Every year, on the third Monday of February, our nation stops to honor and recognize the contributions of Martin Luther King Jr. His “I Have a Dream” speech urging all people to fight peacefully for democracy and brotherhood is known by all, and is the basis for many classroom lessons on MLK and Civil Rights.
Lesser-known, but equally compelling, is this quote from King’s 1963 collection “Strength to Love” that included a sermon entitled, “Three Dimensions of a Complete Life.”
“Light has come into the world, and every man must decide whether he will walk in the light of creative altruism or the darkness of destructive selfishness. This is the judgment. Life’s most persistent and urgent question is, “What are you doing for others?”
In recognition of Dr. King’s efforts to encourage all people to think about others beyond themselves, The King Center is urging Americans to make Martin Luther King Day a day of service, not a day off. The King Center Day of Service site encourages organizations to register on the site to share activities and help spread the word of their service events. Also, this site offers:
- Resources for finding volunteer opportunities
- Lesson plans for grades 3-12 created in the spirit of service
- Several short videos encouraging the MLK Day Legacy of Service
The National Constitution Center offers a K-4 Lesson Plan that teaches civics through children’s literature. Based on the theme of a day of service, lessons accompany the book, Uncle Willie and the Soup Kitchen by DyAnne DiSalvo-Ryan and includes activities as well as thought-provoking questions. Use this site as a starting point to:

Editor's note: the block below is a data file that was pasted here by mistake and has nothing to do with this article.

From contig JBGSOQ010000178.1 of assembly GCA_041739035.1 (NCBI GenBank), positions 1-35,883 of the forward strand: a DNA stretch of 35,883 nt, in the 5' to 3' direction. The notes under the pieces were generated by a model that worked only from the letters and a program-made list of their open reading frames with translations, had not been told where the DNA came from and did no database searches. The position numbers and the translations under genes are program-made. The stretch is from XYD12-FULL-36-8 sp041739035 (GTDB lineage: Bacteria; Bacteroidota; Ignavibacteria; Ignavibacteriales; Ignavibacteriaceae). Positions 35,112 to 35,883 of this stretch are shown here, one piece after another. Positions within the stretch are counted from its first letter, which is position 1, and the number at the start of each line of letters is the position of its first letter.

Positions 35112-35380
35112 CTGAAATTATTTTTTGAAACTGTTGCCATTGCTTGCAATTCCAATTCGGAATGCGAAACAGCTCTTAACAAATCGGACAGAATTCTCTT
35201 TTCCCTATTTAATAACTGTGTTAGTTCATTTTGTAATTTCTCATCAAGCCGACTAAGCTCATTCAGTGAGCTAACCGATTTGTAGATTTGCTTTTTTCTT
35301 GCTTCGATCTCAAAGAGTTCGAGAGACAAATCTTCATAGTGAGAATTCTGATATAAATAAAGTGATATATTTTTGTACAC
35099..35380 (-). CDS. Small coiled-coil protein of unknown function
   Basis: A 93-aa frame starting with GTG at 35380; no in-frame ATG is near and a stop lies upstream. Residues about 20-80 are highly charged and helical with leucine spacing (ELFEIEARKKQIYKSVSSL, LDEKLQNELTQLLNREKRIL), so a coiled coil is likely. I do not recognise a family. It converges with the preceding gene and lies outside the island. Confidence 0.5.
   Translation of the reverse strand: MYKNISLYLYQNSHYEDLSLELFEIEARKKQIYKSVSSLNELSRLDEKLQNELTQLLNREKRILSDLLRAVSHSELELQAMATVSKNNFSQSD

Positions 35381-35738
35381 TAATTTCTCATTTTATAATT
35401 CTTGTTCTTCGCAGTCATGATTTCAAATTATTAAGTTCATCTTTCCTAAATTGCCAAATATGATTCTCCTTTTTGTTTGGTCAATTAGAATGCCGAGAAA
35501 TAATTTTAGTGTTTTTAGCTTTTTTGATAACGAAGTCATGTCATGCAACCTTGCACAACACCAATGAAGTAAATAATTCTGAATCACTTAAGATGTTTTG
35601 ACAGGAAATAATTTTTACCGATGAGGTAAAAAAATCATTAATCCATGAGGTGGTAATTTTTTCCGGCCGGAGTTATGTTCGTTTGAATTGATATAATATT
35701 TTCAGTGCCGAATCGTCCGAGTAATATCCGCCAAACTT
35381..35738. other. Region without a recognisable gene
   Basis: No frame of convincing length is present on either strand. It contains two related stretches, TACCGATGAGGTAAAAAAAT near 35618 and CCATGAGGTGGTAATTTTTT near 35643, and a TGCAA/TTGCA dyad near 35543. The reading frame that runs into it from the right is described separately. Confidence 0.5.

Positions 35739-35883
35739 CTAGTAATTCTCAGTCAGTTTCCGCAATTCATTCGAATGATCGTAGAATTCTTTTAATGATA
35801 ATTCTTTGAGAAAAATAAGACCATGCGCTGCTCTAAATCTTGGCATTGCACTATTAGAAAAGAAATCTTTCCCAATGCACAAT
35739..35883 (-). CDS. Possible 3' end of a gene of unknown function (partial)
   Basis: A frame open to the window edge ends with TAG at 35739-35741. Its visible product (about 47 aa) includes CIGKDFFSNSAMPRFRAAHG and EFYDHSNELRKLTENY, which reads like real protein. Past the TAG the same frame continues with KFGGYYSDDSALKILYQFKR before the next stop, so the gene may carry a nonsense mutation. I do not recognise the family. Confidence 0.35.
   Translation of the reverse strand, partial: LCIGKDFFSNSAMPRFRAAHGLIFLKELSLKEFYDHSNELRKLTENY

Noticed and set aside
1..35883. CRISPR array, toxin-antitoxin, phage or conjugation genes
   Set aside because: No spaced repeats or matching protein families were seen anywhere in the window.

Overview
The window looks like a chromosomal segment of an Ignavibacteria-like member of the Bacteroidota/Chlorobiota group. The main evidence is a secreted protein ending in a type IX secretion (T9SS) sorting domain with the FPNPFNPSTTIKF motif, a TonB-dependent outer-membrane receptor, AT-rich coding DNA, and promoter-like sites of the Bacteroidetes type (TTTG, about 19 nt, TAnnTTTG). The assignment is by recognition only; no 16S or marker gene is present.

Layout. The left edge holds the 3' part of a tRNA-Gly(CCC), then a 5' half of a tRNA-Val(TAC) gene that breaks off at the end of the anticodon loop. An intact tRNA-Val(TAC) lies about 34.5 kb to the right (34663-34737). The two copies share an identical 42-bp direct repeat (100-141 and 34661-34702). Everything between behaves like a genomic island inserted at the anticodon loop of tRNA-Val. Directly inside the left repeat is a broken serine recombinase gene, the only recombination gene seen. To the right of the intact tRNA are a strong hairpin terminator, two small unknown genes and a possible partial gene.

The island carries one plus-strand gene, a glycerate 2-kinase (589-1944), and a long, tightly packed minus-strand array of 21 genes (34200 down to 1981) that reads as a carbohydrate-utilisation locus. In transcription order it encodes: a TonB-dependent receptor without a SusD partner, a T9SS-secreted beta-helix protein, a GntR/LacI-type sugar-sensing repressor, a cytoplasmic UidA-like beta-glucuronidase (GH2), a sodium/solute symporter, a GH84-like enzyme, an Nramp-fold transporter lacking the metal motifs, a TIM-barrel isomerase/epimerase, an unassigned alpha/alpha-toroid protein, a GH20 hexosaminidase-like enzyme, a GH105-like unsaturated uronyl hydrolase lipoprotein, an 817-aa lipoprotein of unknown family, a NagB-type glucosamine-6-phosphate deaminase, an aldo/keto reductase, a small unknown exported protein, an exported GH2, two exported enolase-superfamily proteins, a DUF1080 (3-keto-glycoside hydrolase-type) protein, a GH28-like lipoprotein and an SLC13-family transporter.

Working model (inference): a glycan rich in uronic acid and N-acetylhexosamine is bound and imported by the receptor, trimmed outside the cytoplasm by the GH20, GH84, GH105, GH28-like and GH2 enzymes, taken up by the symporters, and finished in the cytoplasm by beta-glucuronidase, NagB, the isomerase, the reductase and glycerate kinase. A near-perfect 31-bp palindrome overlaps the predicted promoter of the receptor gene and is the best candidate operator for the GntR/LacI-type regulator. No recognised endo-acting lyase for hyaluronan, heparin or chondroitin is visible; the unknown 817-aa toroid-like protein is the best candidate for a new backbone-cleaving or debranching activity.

- Find a civics-based reading list
- Begin your list of suggested age-appropriate volunteer activities
- Identify questions for students to consider such as “Should volunteering be mandatory?”
Extend the day of service beyond MLK Day by encouraging students to find their passion for social change. DoSomething.org encourages young people to team up with peers across the country to make positive changes.
- Browse through to find your passion – topics include animals, education, environment, and more
- Choose how much time you have to offer
- Select how you can help – options include face to face, sharing something, take a stand, and others. Ideas range from the simple such as tweeting from your local school board meeting with up-to-date information to the more complex such as hosting a workshop to teach online safety.
There are many additional resources available to include with lessons about Martin Luther King, Jr. including books for all ages, videos, and comprehensive websites including primary sources. As you teach about civil rights and community activism, consider including these sites as you encourage students to follow their passion while benefiting their community.
What are your favorite sites for teaching about Martin Luther King, Jr? Do you have another favorite quote that inspires your teaching? We would love to hear about them in the comments below.